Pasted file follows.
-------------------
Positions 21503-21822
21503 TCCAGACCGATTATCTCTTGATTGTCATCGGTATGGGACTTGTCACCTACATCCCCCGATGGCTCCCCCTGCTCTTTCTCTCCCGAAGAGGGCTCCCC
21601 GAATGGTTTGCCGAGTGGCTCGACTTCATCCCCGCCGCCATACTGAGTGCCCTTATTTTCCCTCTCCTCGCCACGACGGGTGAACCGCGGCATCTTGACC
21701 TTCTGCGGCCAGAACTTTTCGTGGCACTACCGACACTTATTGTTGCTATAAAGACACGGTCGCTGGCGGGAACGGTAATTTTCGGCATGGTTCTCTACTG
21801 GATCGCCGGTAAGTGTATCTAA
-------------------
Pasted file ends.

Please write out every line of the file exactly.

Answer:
Positions 21503-21822
21503 TCCAGACCGATTATCTCTTGATTGTCATCGGTATGGGACTTGTCACCTACATCCCCCGATGGCTCCCCCTGCTCTTTCTCTCCCGAAGAGGGCTCCCC
21601 GAATGGTTTGCCGAGTGGCTCGACTTCATCCCCGCCGCCATACTGAGTGCCCTTATTTTCCCTCTCCTCGCCACGACGGGTGAACCGCGGCATCTTGACC
21701 TTCTGCGGCCAGAACTTTTCGTGGCACTACCGACACTTATTGTTGCTATAAAGACACGGTCGCTGGCGGGAACGGTAATTTTCGGCATGGTTCTCTACTG
21801 GATCGCCGGTAAGTGTATCTAA